Teen Charged for Selling Malware Used in DDoS Attacks

An 18-year-old teenager named Jack Chappell was charged by the West Midlands for selling malware to attackers over the web which could potentially send Denial-of-Service (DDoS) attacks to systems of large corporations.

The malware

The malware that Chappell sold was originally meant to carry DDoS attacks on PCs of some of the largest corporations in the UK, including T-Mobile, EE, Vodafone, O2, BBC, BT, Amazon, Netflix, Virgin Media and the National Crime Agency.

However, an investigation run by the West Midlands Regional Police in collaboration with the Israeli Police, the FBI and Europol’s Cybercrime unit led to Chappell’s identification. Details of how he was found have not been revealed.

What is a DDoS attack?

A DDoS attack involves sending a huge amount of illegal traffic to compromised machines and therefore disrupting them completely.

The system can crash and lead to a massive loss of data, particularly, in the case of companies which host a significant amount of information regarding their clients and customers.

The Charges

The teenager has not only been charged with misusing computers under the Computer Misuse Act but has also been charged with money laundering and assisting others in cybercrime.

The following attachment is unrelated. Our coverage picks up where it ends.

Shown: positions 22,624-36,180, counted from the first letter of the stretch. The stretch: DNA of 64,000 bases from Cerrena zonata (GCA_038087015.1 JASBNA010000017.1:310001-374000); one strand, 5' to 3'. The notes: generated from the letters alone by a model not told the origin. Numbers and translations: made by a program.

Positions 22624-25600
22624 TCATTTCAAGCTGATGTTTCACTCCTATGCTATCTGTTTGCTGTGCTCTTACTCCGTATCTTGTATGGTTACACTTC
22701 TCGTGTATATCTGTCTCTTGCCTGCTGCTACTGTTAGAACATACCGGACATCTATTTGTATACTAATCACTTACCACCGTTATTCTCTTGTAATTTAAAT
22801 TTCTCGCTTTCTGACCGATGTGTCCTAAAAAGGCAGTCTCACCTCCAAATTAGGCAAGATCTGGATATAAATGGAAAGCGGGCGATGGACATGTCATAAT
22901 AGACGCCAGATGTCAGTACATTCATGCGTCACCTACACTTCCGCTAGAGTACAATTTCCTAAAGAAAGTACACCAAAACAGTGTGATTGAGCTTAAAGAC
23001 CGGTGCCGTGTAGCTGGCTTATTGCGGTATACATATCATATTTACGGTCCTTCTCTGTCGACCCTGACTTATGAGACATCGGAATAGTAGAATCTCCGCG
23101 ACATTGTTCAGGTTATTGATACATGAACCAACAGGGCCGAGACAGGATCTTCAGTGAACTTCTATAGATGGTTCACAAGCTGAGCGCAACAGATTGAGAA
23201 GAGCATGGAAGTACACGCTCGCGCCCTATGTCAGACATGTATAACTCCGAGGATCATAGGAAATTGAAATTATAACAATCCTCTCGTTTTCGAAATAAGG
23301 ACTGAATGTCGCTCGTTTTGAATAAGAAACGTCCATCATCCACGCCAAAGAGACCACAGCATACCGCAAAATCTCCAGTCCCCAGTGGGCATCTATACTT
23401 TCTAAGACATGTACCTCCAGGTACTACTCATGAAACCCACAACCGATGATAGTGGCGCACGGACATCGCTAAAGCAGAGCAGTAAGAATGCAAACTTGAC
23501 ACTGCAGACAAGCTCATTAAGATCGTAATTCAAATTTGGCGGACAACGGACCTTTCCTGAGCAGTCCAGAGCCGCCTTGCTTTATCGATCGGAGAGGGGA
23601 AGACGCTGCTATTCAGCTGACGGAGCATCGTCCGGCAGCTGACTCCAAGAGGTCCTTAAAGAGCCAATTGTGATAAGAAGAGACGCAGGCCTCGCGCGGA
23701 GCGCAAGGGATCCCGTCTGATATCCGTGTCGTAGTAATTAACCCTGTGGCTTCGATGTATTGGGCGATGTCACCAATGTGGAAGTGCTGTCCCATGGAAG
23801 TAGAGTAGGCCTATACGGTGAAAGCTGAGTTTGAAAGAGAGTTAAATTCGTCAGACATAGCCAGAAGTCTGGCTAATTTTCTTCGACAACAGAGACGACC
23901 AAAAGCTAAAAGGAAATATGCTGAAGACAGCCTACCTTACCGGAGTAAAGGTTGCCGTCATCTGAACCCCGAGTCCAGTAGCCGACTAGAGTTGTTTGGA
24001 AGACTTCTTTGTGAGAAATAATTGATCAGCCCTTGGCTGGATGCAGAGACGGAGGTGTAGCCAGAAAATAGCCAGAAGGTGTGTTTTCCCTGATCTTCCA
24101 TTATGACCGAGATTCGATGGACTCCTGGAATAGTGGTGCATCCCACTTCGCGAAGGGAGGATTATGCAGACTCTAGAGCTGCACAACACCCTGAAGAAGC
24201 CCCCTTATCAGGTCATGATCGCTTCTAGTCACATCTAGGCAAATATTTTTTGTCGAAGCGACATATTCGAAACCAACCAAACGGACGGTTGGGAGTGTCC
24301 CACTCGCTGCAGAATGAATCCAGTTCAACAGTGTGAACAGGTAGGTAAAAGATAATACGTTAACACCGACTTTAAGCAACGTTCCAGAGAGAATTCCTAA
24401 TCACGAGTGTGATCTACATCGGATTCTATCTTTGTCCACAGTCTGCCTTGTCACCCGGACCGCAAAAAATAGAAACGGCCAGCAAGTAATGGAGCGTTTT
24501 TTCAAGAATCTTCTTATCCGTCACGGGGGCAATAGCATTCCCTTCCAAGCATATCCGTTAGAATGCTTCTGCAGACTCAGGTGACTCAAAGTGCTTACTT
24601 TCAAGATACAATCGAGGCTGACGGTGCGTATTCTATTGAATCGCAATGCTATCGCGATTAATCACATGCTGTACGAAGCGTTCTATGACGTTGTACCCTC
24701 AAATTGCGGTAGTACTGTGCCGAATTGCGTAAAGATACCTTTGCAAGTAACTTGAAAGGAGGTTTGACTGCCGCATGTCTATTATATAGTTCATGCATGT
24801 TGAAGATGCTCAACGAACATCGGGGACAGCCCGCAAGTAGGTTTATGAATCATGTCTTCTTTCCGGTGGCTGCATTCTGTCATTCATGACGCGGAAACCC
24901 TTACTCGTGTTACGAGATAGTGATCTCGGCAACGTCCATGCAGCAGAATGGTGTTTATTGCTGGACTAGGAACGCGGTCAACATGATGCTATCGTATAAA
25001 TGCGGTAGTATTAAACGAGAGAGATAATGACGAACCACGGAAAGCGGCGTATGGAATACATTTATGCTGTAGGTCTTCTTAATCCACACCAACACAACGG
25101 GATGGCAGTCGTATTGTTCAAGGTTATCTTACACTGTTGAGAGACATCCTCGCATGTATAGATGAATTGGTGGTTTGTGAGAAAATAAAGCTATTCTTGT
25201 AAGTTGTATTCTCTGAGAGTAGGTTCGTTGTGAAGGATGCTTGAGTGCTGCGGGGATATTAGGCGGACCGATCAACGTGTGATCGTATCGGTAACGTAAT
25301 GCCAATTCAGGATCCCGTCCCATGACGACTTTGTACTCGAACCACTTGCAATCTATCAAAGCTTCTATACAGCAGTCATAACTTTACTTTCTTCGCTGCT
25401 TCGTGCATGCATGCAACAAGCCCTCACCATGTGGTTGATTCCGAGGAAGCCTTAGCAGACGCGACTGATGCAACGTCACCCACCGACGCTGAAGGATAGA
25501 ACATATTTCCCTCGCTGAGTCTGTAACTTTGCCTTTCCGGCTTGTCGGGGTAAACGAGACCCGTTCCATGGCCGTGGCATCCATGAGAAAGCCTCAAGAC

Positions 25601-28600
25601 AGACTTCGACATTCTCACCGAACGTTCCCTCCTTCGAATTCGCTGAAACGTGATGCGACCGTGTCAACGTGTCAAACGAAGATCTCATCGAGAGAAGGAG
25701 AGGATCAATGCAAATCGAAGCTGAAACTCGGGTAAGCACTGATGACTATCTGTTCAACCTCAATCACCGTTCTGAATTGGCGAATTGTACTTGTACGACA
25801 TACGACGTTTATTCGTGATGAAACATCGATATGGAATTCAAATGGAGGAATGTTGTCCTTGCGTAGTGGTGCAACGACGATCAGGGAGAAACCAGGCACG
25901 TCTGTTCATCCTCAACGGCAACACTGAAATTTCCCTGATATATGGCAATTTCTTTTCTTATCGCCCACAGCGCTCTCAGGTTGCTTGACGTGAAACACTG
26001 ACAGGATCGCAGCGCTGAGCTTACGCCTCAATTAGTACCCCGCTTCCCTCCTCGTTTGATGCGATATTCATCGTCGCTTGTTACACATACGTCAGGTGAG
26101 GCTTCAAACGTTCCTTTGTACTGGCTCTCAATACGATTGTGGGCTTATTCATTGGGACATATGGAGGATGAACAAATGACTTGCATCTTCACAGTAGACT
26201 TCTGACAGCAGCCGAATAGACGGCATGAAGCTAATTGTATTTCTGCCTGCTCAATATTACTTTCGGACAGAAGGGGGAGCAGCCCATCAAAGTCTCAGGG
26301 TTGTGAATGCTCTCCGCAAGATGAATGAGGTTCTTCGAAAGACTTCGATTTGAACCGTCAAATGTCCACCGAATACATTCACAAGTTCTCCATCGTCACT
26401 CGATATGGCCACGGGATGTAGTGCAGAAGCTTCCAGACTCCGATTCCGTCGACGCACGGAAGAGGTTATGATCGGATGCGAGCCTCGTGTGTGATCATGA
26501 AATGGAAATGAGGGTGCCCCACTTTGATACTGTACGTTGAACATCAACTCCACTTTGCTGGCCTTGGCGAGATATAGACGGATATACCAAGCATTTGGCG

It has also been revealed that the teenager was sharing the rewards with another American national whose name and whereabouts have not been revealed.

Chappell will be appearing in front of the Manchester Magistrates Court where his sentence will be announced.

Associations with the NatWest incident

Chappell has been alleged to have been associated with the NatWest incident back in 2015 in which the bank suffered a malicious DDoS attack locking out its users from logging into their accounts.

It is now that the police believes that the malware which allowed criminals to hack into the bank’s network was in fact, provided by Chappell.

Corporations under increasing threat

Large corporations are under serious threat from such cyber crimes as the rate of attacks is rising tremendously. The recent WannaCry incident, Petya attack along with the Erebus malware incident which compelled a web hosting company to pay a million dollars in ransom, have brought corporations to their knees.

While Europol brought down a cyber criminal group a few weeks go that was responsible for selling malware which could bypass antivirus software. Some of the culprits are still on the loose.

Security agencies need to become more proactive in detecting these threats and prevent them early on to avoid major accidents.

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